I had never seen a quail in person, let alone a teeny, weeny hatchling before. And the second I peered into the incubator and say the floofy little chick I was in love. I can’t express how sweet they are—and teeny!
We had a great quail egg hatch rate for eggs that traveled in a cooler in our pickup bed for 2500-miles over a six day road trip up the east coast last month. We packed layers of cartons between layers of bed-topper foam cut to size. I stuffed cotton balls around the eggs inside the cartons. For the bottom layer I bought plastic camping egg cartons to ensure they didn’t get squashed.
Not a single crack and development looks fabulous—accept I can’t see into those dark chocolate marans eggs, oh the suspense.
Building a three-tier quail brooder
Kevin dropped a log on the sawmill rails and worked his magic. POOF a few hours later he had the lumber milled, planed and cut to size for our three-tier quail brooder hutch.
By that afternoon the frame was together and we were making the slide out floor panels. I’ll be making an in-depth post on the project after we make a couple more that will be modified to have rollout egg collection trays built into the mesh floor.
See the video by Coturnix Corner we are using the plans from below. The cut list provided with this video is missing three center floor support pieces, plus we are making a few mods, so stayed tuned for the update sometime next month.
Chicks are due soon too!
The chicks are due in just a few more days. With well over 200 chicks hatching, we plan to brood them in a kiddie pool on our dining room table. Welcome to farm life! For the first week of life they will be kept in a sterile as possible environment following a Marek’s vaccination at a day old. We still don’t have a roof on the barn, but at this point the race is on. Photos of set up to come.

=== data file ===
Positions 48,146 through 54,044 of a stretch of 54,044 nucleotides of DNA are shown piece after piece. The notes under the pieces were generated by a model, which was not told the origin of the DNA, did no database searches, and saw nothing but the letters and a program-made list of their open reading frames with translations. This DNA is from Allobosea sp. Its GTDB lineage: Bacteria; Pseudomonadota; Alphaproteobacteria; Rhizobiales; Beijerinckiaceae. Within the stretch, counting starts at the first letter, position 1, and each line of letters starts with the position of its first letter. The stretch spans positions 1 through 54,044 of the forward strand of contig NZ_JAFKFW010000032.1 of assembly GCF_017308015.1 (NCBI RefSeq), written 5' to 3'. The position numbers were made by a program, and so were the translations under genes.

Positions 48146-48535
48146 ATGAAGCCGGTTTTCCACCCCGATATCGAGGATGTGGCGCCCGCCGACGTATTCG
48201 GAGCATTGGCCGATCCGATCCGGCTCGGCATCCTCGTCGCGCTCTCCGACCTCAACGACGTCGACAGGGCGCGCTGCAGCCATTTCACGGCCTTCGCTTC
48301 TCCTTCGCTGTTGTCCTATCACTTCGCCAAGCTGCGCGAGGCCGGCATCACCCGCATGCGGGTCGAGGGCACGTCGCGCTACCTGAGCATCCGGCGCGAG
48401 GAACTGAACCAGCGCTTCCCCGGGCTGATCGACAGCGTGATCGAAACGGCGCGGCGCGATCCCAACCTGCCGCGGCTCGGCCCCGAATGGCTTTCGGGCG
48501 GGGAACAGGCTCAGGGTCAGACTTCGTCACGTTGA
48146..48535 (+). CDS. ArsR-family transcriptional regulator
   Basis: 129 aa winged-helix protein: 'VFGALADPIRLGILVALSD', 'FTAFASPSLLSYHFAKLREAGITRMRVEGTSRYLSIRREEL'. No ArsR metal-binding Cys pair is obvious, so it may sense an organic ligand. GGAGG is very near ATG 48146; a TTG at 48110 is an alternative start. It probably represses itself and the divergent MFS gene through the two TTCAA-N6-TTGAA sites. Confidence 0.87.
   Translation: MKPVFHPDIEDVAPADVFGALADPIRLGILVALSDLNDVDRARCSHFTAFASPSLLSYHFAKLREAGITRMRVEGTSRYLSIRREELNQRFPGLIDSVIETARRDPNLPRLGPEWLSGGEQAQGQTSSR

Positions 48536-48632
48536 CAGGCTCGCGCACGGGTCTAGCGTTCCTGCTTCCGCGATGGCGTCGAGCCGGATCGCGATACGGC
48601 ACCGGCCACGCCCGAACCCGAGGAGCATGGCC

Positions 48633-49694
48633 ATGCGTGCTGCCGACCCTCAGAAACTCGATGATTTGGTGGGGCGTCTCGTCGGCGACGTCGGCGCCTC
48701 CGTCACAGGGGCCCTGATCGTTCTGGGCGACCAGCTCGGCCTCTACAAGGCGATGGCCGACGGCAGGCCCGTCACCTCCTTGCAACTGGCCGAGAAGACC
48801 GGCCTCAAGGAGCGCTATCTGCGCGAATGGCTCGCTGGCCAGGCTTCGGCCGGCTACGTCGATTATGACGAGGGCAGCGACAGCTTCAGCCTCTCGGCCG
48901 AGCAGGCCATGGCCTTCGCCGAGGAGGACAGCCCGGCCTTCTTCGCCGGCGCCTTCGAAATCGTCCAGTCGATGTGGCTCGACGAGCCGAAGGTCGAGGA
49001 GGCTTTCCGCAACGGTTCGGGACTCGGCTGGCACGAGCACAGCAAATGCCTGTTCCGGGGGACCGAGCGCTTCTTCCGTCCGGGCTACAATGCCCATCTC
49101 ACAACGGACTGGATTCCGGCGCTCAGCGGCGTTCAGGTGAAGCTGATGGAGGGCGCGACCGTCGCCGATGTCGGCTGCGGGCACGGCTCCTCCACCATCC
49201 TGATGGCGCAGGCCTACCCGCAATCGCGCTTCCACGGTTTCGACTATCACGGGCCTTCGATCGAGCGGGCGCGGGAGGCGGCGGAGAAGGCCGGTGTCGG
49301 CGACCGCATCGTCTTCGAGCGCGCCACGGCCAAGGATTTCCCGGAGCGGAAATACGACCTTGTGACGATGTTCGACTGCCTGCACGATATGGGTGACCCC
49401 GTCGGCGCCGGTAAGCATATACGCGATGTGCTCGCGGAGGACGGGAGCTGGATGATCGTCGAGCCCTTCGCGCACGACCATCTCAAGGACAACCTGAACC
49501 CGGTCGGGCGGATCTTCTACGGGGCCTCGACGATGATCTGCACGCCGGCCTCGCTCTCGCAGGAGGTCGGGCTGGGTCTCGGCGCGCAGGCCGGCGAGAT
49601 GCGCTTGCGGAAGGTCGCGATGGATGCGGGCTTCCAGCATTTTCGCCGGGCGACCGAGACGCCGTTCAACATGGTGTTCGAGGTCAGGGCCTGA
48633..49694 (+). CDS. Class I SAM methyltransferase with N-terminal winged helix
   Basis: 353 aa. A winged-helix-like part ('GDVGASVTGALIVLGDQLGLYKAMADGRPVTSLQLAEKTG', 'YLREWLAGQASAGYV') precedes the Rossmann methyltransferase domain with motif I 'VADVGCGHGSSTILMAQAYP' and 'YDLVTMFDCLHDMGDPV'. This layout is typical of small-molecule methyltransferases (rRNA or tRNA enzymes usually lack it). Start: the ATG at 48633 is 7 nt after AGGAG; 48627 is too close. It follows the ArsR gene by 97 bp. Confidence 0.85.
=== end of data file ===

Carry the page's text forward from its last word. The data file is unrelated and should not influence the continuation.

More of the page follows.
See information on our breeds HERE.
The mealworms launch last month has been wildly successful. We met our goal of four biweekly subscribers on the first day, and have mailed two one-time purchase boxes out of state so far. We set up a local pick up schedule on our website and opened up two more subscriber spots and restocked a single one-time purchase. There’s about 5k pupae hatching in the next week as our oldest beetles phase out. I’m considering adding a dried beetle and borage blossom treat mix to the shop next week.
The mealworms should be a great food source for the quail, which require a high protein diet. I’m looking into getting a nutritional evaluation done on the mealworms soon at a food lab.
The ticks are terrible this year…
The ticks are insane here this spring. The acres of lawn here got away from me while we were on vacation, then shortly after I had a terrible cold. I haven’t taken a walk in the woods. Kevin and I walked only 100-feet into the woods to check on a living tree sculpture I’ve been dying to see bud-out and had nine on me in seconds. We decided it wasn’t worth it, and quickly turned back.
I’m planting two large wildflower plots this week. They are a mix of self-seeding annuals and perennials, mostly native to Maine. I’d like to think we will have bees next year. It will be good to have flowers established for them. The only issue with that is the seeds attract mice, which carry ticks. To combat the issue, I’m making permethrin-coated cotton ball tubes. The mice find the cotton and use it for bedding. It does not harm them, but it kills the ticks that attach to them and prevents them from maturing to the next stage of the lifecycle when they attach to deer—and my very fluffy dog. He had one inside his ear yesterday, poor little baby.
There is a great article I found about making permethrin-coated cotton ball tubes HERE.